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Humans May Be Aiding Spread of Disease in Apes

An African Chimpanzee.
An African Chimpanzee.

The great apes of Africa have long been threatened by hunters, loggers and farmers. But scientists who study great apes say another threat has been rising fast: infectious diseases carried or spread by humans and livestock living near the apes.

In recent years, gorillas, chimps and orangutans have been killed by human-borne diseases like measles, polio and tuberculosis. The latest victims may be chimpanzees living in Ivory Coast's Tai National Park. Six died of anthrax poisoning, and the spores may have been introduced by anthrax-harboring livestock, says a study in the journal Nature. NPR's John Nielsen reports.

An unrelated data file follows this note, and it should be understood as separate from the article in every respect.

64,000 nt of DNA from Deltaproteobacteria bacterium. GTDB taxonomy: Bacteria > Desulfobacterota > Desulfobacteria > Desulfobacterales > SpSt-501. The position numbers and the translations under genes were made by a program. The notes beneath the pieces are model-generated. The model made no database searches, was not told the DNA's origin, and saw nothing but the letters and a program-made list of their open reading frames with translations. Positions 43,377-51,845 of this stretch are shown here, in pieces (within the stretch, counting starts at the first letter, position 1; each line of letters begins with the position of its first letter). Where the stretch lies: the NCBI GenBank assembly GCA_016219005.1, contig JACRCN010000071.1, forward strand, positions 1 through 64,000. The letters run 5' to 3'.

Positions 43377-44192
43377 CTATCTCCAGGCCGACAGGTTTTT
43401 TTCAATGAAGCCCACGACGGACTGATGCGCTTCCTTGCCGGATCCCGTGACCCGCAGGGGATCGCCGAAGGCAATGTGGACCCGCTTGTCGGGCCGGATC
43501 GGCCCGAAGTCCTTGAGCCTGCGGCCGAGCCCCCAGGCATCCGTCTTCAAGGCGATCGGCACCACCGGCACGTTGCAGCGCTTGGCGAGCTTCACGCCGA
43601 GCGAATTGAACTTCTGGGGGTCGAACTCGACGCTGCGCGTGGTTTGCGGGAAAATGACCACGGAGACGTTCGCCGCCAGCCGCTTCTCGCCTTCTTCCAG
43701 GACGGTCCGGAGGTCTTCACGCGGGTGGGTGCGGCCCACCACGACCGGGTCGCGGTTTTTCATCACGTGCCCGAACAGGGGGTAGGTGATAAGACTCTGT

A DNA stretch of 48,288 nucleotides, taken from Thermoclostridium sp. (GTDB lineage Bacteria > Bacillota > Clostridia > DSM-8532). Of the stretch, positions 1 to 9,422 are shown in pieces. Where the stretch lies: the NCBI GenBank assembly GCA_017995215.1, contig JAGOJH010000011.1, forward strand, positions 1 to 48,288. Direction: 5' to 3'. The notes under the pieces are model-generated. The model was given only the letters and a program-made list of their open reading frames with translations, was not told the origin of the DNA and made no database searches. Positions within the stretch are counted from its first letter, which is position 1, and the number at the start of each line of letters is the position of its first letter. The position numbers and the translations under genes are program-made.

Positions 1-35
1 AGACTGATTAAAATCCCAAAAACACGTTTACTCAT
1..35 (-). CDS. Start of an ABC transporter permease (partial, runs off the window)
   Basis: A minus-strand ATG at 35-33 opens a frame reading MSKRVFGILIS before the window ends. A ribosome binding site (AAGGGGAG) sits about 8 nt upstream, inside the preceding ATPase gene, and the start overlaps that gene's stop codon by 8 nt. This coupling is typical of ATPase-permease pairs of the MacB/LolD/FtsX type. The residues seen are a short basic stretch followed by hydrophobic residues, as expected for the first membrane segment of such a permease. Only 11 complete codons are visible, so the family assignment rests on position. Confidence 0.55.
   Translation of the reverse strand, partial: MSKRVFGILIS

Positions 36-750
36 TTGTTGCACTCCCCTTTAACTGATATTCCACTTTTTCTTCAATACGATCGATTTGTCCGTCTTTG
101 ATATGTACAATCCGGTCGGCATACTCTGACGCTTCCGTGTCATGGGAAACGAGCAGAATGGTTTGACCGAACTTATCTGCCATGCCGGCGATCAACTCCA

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John Nielsen covers environmental issues for NPR. His reports air regularly on NPR's award-winning news magazines, All Things Considered, Morning Edition and Weekend Edition. He also prepares documentaries for the NPR/National Geographic Radio Expeditions series, which is heard regularly on Morning Edition. Nielsen also occasionally serves as the substitute host for several NPR News programs.